But this refugee still has faith that aspirations can carry him far in his new home. His personal motto? ‘If I love it, I can do it.’
Strolling down the streets of Chicago in a gingham shirt and shorts in late summer, Samhar Assaf looks so at ease it’s as if he has lived in the Windy City his entire life. Chalk it up to the movies.
In his hometown of Homs, in Syria, Assaf spent many happy childhood hours watching big screen tales made in America. Anything starring Vin Diesel got a thumbs up, and cities with towering skylines almost started to feel like home.
So when Assaf, 20, landed in Chicago a few short months ago, it was no biggie. Not at first. But it didn’t take him long to figure out that Hollywood wasn’t telling the whole story about the USA.
“I thought life would be very easy—from the beginning,” he said. “Of course it was not easy from the beginning.”
Though they have now found a new home, through the summer Assaf was living in a third-floor walk-up with his parents and two siblings. The three kids—his sister is 21 and his younger brother is 11—all shared one bedroom. Though he longed for a little privacy, it was not the crowding that got to Assaf most. It was watching his father, who had a stroke and now has a heart condition, struggle up and down those three flights. The apartment, which came plagued by vermin and costs $975 a month, was also far from basic services: The grocery store, for instance, was a two-bus schlep away.
Almost since the first day, Assaf had been on the lookout for a better place he could help his family move to. But rents are high—between $1,000 and $1,300 a month—and there’s another problem that’s new to them all: credit.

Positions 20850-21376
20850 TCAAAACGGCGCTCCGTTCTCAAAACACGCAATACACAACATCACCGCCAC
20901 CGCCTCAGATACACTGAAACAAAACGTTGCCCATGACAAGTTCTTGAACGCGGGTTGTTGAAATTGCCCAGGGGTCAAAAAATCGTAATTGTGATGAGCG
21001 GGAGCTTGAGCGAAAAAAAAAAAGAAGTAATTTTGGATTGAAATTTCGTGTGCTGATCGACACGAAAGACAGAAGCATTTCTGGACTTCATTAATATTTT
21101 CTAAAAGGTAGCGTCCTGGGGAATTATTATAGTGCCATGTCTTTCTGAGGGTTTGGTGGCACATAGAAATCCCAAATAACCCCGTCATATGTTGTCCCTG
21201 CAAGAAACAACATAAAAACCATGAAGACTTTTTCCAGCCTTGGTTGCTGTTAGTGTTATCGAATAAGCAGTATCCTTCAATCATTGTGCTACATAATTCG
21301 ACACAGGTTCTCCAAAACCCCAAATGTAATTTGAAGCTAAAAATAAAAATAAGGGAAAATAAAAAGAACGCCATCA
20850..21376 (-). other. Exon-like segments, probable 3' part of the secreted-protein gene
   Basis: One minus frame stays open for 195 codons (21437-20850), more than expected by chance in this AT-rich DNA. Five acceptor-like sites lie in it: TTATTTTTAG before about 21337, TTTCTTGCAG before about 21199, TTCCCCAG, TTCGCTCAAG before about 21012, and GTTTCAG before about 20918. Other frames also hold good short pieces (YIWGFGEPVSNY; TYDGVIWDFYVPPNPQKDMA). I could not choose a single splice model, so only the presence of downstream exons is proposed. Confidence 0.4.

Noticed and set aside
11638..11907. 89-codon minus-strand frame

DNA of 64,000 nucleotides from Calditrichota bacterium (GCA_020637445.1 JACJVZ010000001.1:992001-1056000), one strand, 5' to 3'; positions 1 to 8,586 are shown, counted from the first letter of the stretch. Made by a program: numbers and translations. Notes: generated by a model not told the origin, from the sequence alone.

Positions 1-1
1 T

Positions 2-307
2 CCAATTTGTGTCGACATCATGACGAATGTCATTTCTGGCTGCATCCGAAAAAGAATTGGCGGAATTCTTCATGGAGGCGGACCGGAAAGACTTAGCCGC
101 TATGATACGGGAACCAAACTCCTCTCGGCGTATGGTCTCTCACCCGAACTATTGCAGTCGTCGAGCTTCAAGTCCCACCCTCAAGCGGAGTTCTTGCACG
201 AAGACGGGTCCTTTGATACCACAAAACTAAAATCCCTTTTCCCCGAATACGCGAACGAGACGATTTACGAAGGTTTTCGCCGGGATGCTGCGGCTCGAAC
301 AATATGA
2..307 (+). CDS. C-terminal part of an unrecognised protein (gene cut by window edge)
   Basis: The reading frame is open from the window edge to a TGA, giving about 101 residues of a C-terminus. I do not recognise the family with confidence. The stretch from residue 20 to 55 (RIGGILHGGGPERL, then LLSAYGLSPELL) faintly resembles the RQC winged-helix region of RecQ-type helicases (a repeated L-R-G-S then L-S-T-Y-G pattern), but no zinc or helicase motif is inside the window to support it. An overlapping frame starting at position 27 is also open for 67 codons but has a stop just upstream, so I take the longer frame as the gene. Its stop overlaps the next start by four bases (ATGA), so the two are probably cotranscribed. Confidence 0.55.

“Every time I find an apartment, they ask us for a credit check,” recalled Assaf, who spoke a bit of English but also relied on the help of an interpreter. No one in his family has had a chance to build up a credit history. But that’s not going to stymie Assaf for long.
Energetic and determined to embrace the challenges before him, he has been reaching out to banks to find out exactly what he needs to do to start building that history so he can help ease the way for his family. For them, the road to safety has been long and arduous.
On the move
Assaf recalls his old life in Syria with yearning. His father sold cars and car parts, earning enough to provide his family with a comfortable living. There was private school for Assaf, a big house with bedrooms for each child, and an expansive backyard with a pool and plantings.
But when the war came, that life vanished. Completely.
“My dad—he lost everything he had,” said Assaf.
First, the family fled to Lebanon where they stayed for just 20 days. Then, at the urging of relatives in Egypt, the family decided to give that country a try. They stayed for a few unsettled years.
It was there that Assaf finished high school and learned from an Egyptian friend how to make wooden furniture—a skill he found he really liked. Together with his father, Assaf opened a small business but they weren’t able to make a go of it, and when word came that the family had been accepted for resettlement in the US, they decided to go.
“It was a strange feeling,” recalled Assaf. “We could barely believe the news. . . It’s not easy for anyone to come to America.”